“Obviously I was nervous,” Feldman said. “But I just had to compose myself and knock them down, just like practice.”
Those free throws provided a rare moment when practice was on display in a game full of wild plays.
From junior guard Richard Hum’s three-quarter court buzzer-beater which closed out the first quarter, to the 16-0 run Churchill (1-2) mounted to start the second half, to the final minutes of regulation spent diving after a ball that seemed charged with some hidden electricity, the game required flexibility and composure from both sides.
“We had heart the whole game,” Feldman said. “It wasn’t shooting, it wasn’t defense, it was hustle. Hustle and heart.”
The shooting certainly didn’t hurt down the stretch. Both teams hit shot after shot early, combining for nine three pointers in the first quarter alone, including two apiece from Hum and Churchill’s Jesse Locke.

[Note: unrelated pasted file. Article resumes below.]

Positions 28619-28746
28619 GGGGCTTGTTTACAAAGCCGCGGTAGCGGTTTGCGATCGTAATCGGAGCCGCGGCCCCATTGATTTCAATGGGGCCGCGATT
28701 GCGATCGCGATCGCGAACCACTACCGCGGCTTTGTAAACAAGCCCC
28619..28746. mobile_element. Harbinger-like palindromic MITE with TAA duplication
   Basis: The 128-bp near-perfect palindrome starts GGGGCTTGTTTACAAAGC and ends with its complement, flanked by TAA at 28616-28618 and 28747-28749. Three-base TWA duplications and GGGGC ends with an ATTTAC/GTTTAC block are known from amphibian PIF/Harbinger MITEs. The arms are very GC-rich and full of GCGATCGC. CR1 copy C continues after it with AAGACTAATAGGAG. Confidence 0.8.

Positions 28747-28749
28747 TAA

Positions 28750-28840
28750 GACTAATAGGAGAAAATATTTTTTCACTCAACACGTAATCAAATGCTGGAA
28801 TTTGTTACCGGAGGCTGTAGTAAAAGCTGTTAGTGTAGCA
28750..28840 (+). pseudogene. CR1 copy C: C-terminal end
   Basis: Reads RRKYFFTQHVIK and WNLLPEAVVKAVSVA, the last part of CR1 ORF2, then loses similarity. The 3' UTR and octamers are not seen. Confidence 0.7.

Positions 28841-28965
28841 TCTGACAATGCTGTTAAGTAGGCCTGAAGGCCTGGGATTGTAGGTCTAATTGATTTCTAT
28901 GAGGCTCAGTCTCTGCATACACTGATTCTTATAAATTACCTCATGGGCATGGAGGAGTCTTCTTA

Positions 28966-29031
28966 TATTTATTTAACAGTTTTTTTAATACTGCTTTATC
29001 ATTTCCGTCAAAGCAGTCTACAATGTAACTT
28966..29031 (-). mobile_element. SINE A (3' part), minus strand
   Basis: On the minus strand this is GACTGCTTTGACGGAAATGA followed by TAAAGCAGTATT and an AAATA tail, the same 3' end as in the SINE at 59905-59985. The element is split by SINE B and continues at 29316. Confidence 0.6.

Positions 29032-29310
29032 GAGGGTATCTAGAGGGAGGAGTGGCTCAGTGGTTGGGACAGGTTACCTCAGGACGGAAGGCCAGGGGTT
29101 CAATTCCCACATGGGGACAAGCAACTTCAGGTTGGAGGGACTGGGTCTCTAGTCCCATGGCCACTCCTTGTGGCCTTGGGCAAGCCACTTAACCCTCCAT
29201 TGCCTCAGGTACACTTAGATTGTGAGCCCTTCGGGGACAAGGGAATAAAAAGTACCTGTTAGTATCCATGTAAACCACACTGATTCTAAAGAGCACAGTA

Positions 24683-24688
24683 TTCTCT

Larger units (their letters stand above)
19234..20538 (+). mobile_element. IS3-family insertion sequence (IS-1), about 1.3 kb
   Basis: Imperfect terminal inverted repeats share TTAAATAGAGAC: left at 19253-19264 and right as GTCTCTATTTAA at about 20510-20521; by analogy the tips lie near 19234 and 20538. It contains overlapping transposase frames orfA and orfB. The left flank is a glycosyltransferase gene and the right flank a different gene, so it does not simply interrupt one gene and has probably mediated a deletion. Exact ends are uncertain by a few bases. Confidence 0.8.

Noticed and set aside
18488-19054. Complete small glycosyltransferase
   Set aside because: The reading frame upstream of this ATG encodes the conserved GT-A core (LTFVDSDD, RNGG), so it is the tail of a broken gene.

The 6-foot-3 Locke, a junior guard, served as the Bulldogs’ equalizer on several occasions, hitting five three-pointers — nearly all of them with a hand in his face or while falling down — and finished with 29 points.
But for every three Locke hit, the Patriots (2-0) found one of their own. Hum sunk four deep balls and Feldman nailed three to finish with 20 and 21 points, respectively.
In a game as determinedly chaotic as Friday’s extended affair, starters and bench players alike chipped in crucial plays that helped maintain the deadlock. Wootton junior guard Alec Sandler hit two free throws with 40 seconds left in regulation to give his team a one-point lead. Junior Patriots forward Justin Quam tallied his only basket — a putback in traffic — in overtime.
“That’s just total composure from the whole team,” said Hum, who said the win had added meaning as his class’s first ever against Churchill. “That’s just going for the ball hard. You can’t teach that: It’s just hard work right there. It’s just who wants it more.”